The Orcia Valley is southeast of Siena, and its agricultural landscapes are on a Unesco World Heritage list. The Tenuta di Trinoro winery, at the base of a mountain, is blessed with a wide diversity of soils and climates. A winemaker with an experimental bent, Franchetti brought cuttings of Cabernet Franc, his favorite grape, from Pomerol and set about figuring out where they grew best and produced distinctive expressions of their distinctive locations. It has taken 20 years of study and experimentation to produce the wines in the 2014 series.
Although the wines are all priced the same, they couldn’t be more different, which is to be expected given their different terroirs. The Magnacosta is from a gravelly plot on the valley’s floor, and like vineyards can be on other valley floors, it was a little wan. Raspberries with a squirt of lime, it got much better with time and air. Of the three at first, it was the simplest, and was 15% alcohol while the other two were 14.5%. After being open for a full week, it impressed the heck out of us and made us sorry we had finished the other two after they’d been open for only two days. Terrific wine.
The Tenaglia, from a parcel made of “crumbled limestone on a slope facing the sunset” at high altitude, the label says, had that pencil shavings marker on the nose and was dark and spicy with lots of acidity and a bit of vanilla. It was intense and sharp, and over time showed appealing minerality, with herbs and green olives.
The Camagi, the label says, is from a parcel where there had been a vineyard a long time ago, growing on “broken quartz and limestone…in a thin layer of soil.” It was by far our favorite, possessing a purity that reminded us of eau du vie with color and without the takes-your-breath-away alcohol. A beautifully balanced, black, intense wine. Our notes said, “It is black as night and has serious weight and density. Black berries, black cherries, minerals. This one is whole.” John said, “It has structure. You can taste it,” and with his hands he indicated levels, stratifications. “Even a more-fulfilling nose. All about the fruit. Big and elegant.” If your father or father-in-law loves wine, this would be an awesome present for Father’s Day. (T. Edward Wines; vinifranchetti.com/distributors for a full list.)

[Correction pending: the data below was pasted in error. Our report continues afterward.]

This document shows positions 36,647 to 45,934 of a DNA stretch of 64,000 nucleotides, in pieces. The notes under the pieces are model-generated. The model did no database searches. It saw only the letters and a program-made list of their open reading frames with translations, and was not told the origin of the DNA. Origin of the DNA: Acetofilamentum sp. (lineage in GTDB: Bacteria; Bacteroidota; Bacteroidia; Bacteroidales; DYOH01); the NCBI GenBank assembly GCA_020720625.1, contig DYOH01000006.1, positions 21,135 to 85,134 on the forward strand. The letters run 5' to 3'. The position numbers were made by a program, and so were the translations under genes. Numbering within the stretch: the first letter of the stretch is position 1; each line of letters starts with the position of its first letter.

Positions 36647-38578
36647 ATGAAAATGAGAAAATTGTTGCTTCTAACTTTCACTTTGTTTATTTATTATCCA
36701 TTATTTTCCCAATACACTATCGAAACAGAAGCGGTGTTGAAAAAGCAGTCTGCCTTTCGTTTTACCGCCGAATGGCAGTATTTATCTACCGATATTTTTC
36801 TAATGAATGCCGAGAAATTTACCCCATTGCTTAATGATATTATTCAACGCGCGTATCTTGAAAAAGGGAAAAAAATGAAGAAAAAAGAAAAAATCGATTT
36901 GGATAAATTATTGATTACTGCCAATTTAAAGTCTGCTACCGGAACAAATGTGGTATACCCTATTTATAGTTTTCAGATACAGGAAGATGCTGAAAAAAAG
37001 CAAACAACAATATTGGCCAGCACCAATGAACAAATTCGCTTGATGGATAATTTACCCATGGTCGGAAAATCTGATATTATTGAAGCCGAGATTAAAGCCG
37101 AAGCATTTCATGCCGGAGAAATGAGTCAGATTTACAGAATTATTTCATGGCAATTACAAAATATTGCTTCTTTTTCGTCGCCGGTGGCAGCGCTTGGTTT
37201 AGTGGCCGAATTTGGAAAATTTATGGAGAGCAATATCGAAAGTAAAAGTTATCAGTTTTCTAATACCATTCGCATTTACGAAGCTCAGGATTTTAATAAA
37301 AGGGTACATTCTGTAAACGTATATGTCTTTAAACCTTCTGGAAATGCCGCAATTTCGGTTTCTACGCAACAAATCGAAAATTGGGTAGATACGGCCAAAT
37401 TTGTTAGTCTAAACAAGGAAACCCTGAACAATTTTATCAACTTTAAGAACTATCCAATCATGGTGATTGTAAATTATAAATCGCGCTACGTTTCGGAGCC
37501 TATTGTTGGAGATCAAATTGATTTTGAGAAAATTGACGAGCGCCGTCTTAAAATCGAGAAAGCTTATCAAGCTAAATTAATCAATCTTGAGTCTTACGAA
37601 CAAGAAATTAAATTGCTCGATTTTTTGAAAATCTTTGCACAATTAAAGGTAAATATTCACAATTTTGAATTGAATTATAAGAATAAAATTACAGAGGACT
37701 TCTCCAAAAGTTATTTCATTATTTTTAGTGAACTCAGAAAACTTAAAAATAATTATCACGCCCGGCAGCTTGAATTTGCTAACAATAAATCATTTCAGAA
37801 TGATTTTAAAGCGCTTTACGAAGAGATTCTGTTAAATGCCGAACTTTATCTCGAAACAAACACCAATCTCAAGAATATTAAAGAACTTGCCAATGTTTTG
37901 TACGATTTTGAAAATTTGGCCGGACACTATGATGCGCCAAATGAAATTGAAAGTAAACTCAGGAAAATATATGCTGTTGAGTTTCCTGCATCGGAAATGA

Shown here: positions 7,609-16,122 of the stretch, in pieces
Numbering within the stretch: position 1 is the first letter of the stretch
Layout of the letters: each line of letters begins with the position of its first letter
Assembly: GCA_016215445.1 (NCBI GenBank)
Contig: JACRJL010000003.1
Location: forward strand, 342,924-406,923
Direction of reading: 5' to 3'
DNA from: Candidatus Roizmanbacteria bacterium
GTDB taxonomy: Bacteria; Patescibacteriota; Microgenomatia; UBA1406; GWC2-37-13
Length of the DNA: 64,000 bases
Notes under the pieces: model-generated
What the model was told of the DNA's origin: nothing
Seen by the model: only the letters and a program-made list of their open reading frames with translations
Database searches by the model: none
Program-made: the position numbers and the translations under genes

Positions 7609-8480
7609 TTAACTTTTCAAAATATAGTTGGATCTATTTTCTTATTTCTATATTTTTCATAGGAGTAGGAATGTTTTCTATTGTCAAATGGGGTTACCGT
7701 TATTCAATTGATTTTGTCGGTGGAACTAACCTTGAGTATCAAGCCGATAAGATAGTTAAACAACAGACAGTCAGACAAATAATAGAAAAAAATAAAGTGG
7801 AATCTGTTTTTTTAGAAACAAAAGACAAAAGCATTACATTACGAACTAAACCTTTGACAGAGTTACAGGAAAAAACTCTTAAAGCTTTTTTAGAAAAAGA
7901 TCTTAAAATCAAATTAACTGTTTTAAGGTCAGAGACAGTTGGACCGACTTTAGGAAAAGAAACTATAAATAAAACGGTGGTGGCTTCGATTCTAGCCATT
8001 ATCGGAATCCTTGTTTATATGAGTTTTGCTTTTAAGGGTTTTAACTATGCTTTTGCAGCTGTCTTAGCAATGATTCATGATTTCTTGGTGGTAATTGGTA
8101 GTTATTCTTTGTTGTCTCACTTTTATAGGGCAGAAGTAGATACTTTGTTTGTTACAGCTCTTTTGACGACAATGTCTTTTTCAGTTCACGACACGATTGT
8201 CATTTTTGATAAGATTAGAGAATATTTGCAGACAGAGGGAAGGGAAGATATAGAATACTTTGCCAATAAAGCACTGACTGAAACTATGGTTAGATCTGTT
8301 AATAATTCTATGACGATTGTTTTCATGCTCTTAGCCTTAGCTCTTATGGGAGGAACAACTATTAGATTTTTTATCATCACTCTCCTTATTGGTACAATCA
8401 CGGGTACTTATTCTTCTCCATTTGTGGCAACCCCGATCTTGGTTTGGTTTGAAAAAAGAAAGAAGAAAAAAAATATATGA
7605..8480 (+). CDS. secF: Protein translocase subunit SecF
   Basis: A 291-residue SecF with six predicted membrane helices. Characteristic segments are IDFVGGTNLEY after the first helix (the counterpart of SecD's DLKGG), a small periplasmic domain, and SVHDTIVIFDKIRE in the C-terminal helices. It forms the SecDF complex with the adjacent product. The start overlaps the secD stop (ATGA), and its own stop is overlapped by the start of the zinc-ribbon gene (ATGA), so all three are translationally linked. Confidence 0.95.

My larger point is this: You should find a Cabernet Franc and celebrate its return. Winemakers are having fun with it again!
Dorothy J. Gaiter conceived and wrote The Wall Street Journal's wine column, "Tastings," from 1998 to 2010 with her husband, John Brecher. She has been tasting and studying wine since 1973. She has had a distinguished career in journalism as a reporter, editor, columnist and editorial writer at The Miami Herald and The New York Times as well as at The Journal.
As of publication the wines mentioned in the above articles are available at:
Robert Keenan Cabernet Franc at Grapes The Wine Company for $59.99
Lang & Reed Cabernet Franc at Gary's for $22.99
Robert Sinskey Cabernet Franc at Robert Sinskey Winery for $50
Inkblot Michael David Winery Cabernet Franc Empire Wine Exchange for $28.95
Wm. Harrison Vineyards & Winery Cabernet Franc at Wine.com for $49.99
Crocker and Star Cabernet Franc at Crossroads Wine and Spirits for $79.99
Tenuta di Trinoro IGT Rosso Toscana Sokolin Wine Company for $199